How the Quest for the Komodo Dragon Turned Into ‘King Kong’

One fine evening in the mid-1920s, W. Douglas Burden, a New York City gentleman “with sporting tastes and a real interest in natural history,” came home to ask his wife “how she would like to go dragon hunting.”

Burden was a great-great grandson of Commodore Cornelius Vanderbilt, with a bank account to match, and a track record as an adventurer in his own right. So this was the sort of whim he could readily indulge. In 1926, with the blessings of the American Museum of Natural History, Burden and his expedition set out in the S.S. Dog for an obscure island in the Dutch East Indies, now Indonesia, where the existence of a huge reptile had been reported.  

Burden was seeking what he called “a primeval monster in a primeval setting.” Rumors of dragons had been repeated by Dutch sailors in the East Indies as far back as the 1600s. Finally, in 1910, a Dutch colonial administrator with a double-barreled name, Lieutenant van Steyn van Hensbroek, visited the Lesser Sundas, and came back with the skin of a six-foot-long Varanus lizard. Van Hensbroek published the first scientific description and named the species Varanus komodoensis, after the island of Komodo, where it was found.

That account inspired Burden to undertake this expedition in pursuit of bigger specimens. But even very big Varanus lizards did not match his sense of adventure, so he dubbed them “Komodo dragons” instead. The destination also needed to be suitably mythic. When his expedition first laid eyes on the island, Burden later wrote, in the overwrought adventure prose of the day, it loomed up before them as “a vast mass of torn and splintered mountains.” It was “a fitting abode for the great saurians we had come so far to seek.” The ship negotiated a perilous approach and found safe harbor in the ominously named Python Bay.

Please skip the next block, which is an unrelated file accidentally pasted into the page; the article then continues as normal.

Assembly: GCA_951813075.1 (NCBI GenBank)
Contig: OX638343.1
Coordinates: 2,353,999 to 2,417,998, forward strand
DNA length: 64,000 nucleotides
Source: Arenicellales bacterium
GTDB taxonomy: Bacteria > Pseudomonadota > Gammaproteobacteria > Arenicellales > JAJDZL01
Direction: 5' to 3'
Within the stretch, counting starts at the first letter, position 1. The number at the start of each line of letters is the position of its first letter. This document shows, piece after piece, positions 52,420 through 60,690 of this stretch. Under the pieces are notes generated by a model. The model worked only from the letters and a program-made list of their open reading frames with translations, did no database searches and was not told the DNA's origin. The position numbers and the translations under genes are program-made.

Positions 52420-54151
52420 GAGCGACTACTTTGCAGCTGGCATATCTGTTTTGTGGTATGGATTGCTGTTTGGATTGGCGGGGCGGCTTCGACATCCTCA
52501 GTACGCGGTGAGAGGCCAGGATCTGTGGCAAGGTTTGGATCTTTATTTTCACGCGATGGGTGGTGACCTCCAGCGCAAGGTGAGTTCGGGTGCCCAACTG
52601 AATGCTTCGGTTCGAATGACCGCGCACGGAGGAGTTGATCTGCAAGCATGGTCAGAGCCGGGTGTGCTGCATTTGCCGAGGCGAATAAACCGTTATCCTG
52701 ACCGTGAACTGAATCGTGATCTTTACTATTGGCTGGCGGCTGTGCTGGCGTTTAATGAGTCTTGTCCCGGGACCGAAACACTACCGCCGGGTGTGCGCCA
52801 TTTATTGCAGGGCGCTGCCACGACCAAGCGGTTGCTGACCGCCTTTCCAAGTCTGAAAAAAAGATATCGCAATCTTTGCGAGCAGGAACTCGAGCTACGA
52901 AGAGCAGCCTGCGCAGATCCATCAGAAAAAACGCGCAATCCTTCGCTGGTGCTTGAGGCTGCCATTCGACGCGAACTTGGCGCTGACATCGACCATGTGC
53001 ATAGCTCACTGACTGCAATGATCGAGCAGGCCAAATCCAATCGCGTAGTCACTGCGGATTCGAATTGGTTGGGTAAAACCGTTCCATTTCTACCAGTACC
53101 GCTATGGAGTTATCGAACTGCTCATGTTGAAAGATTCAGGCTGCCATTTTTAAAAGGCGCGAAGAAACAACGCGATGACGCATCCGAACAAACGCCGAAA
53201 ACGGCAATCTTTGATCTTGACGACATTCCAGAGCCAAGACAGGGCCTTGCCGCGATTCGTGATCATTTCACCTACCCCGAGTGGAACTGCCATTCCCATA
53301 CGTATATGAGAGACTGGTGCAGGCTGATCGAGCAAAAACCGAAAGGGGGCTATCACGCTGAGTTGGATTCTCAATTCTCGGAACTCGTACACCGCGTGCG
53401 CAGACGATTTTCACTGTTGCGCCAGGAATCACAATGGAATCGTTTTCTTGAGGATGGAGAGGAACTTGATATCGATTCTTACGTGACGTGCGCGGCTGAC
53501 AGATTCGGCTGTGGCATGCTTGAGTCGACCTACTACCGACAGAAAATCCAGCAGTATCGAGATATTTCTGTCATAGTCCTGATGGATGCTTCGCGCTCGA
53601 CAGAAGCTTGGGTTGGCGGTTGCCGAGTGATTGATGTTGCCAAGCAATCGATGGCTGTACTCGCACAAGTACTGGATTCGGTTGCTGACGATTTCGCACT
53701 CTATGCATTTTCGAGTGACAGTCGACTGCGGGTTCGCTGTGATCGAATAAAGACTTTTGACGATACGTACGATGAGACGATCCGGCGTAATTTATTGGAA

The Komodo dragon is one of the most ancient species still in existence. (Photo: Reuters)

Burden didn’t want big dragons in just any condition; he wanted to bring some back alive, a tricky proposition, since Komodo dragons were reputed to kill and eat water buffalo, goats, deer, pigs, and sometimes humans. With the help of a hunter, a herpetologist, and a small army of cooks and porters, the expedition built traps and eventually succeeded in collecting two live Komodo dragons, and 10 dead specimens. 

These victories were accompanied by the requisite close-calls, with Burden’s wife, Katherine White Burden, dutifully playing the part of damsel in distress. Off exploring on her own, “Mrs. B” found herself cornered by a particularly fearsome dragon: “Nearer he came and nearer, this shaggy creature, with grim head swinging heavily from side to side. I remembered all the fantastic stories we had heard of these monsters attacking men and horses. Now listening to the short hissing that came like a gust of evil wind, and observing the action of that darting, snake-like tongue, that seemed to sense the very fear that held me, I was affected in a manner not easy to relate. The creature was less than five yards away and the subtle reptilian smell was in my nostrils. Too late now to leap from hiding, I closed my eyes and waited.” Then, at the last possible melodramatic moment, the expedition’s Great White Hunter arrives on the scene and quickly brought the dragon crashing down dead.

Back in New York, Burden’s live dragons created a brief sensation at the Bronx Zoo, before they also died. Some of the dead specimens went into a diorama at the American Museum of Natural History, where they remain on display today. 

Burden went on to publish a colorful account of the expedition, the 1928 book The Dragon Lizards of Komodo. One magazine, The Nation, summed it up in 19 words: “Ten-foot pig-eating lizards, Bali dancing girls, and the author’s wife, served with a delicate sauce of science.” Burden also hoped to get a theatrical release for the film he cobbled together from the expedition’s considerable footage of Komodo dragons in the wild. But the movie industry deemed it not quite melodramatic enough.

A friend of Burden’s named Merian C. Cooper soon corrected this, with his own fictionalized version of the Komodo expedition. Cooper changed the giant lizard to a giant ape, substituted a beautiful actress for Burden’s somewhat more prosaic “Mrs. B,” and kept the forceful “K” sound of Komodo for the title of his 1933 film “King Kong.” In a final act of artistic appropriation, Cooper, who had been a decorated World War I fighter pilot, substituted himself for the Great White Hunter, and at the end of the movie actually flew the plane that sent King Kong crashing down from the top of the Empire State Building.